August 5, 2012; Source: Chicago Tribune
Gov. Pat Quinn (D-Ill.) recently signed a bill creating the incorporation status of a benefit corporation (also known as B corporations or B-corps) in the state. B corporations have been voluntarily certified by a Pennsylvania nonprofit, B Lab, and NPQ has kept tabs on their rise to recognition in eight other states. Illinois has been playing with the legal standards that separate nonprofits and business for a few years, having allowed the LC3 status for low profit (or social enterprise) organizations in 2009.
In contrast to the LC3 bill, with this new legislation, nonprofit certifiers will be the arbitrators of benefit, not the state. This represents another level of legitimization of the nonprofit certification of business. Businesses often utilize nonprofit certification in their marketing in order to garner the attention of consumers, but now corporations are not only branding their products with the certifier label, but they are able to say that they are recognized as a different type of corporation, at least in a handful of states.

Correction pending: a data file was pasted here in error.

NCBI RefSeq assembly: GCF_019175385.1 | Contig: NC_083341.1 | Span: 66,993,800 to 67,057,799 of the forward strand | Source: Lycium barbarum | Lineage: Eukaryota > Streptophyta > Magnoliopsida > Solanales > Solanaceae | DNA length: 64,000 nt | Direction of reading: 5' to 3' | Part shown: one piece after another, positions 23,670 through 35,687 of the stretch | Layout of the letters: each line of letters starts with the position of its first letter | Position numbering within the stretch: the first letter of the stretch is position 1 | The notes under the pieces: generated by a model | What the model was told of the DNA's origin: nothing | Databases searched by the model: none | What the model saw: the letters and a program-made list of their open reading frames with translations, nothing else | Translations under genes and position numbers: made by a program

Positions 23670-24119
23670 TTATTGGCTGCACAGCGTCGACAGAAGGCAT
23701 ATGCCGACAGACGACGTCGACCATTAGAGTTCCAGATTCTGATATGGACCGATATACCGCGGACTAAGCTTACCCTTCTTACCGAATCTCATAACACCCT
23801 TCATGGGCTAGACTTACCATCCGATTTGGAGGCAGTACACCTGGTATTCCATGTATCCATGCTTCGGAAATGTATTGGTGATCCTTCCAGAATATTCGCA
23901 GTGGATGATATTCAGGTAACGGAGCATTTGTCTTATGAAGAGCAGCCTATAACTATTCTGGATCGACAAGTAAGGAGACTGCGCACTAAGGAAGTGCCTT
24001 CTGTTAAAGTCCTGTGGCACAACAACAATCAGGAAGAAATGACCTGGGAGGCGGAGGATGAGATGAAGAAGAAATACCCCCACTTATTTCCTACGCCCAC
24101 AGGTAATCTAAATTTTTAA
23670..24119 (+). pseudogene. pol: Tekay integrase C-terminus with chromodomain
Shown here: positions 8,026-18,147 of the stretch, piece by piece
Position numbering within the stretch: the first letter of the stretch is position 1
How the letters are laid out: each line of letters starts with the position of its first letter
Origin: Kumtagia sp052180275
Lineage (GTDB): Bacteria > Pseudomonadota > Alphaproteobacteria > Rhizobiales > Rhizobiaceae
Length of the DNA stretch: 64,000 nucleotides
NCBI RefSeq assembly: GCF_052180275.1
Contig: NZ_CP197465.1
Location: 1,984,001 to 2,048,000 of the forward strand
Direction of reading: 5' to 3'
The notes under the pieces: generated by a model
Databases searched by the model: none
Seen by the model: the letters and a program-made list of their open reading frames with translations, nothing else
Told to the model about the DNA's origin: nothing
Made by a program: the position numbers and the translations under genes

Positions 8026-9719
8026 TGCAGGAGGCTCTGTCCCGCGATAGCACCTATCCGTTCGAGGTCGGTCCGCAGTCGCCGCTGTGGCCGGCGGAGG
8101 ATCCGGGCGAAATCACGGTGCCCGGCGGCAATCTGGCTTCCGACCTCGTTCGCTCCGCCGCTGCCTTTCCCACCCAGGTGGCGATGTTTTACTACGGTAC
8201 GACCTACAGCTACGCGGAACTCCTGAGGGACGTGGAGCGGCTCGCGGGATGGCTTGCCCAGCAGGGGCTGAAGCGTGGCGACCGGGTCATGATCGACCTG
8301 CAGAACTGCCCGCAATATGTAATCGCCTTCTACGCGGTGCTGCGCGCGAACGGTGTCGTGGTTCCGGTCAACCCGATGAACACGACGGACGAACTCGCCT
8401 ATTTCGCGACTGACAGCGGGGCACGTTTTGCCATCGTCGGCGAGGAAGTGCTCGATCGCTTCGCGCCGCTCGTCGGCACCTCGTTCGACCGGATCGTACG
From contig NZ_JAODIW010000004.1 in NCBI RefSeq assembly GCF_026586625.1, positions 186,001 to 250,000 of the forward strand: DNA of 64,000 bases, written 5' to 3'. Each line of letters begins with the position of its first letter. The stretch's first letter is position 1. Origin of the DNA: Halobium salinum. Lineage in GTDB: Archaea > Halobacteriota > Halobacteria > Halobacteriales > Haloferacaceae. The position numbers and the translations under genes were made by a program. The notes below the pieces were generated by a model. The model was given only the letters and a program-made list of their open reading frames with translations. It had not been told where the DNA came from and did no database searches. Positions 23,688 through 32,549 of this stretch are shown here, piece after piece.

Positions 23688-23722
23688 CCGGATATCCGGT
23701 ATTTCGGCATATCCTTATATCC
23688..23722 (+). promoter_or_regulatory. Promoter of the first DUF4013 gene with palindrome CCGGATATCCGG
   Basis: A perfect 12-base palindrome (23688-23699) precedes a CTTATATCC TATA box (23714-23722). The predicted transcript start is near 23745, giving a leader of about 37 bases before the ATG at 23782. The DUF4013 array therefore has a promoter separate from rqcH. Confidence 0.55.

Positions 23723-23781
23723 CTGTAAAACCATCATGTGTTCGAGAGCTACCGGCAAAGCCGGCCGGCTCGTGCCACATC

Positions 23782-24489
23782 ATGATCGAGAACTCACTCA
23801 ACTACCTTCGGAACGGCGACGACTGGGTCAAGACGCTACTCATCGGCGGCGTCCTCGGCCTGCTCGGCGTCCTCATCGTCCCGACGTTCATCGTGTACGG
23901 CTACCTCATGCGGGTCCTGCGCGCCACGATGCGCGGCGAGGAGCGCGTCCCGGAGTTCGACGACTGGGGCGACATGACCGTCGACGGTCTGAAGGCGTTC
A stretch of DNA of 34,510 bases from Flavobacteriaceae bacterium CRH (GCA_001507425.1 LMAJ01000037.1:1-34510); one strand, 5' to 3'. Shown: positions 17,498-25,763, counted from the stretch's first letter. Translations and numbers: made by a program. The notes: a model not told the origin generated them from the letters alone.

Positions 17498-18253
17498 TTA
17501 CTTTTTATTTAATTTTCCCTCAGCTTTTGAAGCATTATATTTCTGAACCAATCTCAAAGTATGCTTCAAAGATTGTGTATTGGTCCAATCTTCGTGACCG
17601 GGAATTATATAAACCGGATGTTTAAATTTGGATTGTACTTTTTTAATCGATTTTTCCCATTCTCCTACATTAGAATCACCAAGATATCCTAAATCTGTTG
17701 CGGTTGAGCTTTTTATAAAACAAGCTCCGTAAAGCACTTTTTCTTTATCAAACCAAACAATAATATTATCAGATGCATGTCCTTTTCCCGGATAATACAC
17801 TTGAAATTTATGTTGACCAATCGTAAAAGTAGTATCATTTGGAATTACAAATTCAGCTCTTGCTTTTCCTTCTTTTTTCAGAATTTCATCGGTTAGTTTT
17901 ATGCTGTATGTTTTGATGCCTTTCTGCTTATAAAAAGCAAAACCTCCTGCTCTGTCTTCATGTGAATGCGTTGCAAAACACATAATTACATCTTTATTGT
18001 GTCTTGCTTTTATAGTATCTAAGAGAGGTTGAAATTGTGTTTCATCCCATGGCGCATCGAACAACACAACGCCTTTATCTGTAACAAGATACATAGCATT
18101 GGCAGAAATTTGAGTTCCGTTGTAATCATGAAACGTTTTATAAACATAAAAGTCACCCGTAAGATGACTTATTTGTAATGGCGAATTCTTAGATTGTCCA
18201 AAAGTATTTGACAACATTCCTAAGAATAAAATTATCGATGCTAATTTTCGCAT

A whole sub-sector of nonprofit organizations that certify corporations currently exists with varying standards and monitoring practices. Dating back to the early 90s, Rainforest Alliance led the way, establishing some of the first certifications for timber and then bananas. Their green frog has become synonymous with the environmental certification of cash crops. Fair Trade certification, granted by Fair Trade USA, which was established by Paul Rice, has become a household brand. In contrast, B Lab certification is likely still less known to the general public, but it crosses various types of activities, including environmental stewardship, community engagement, public accountability, and employee treatment. Certification takes approximately six to nine months for a business that employs more than 100 people. –Michelle Shumate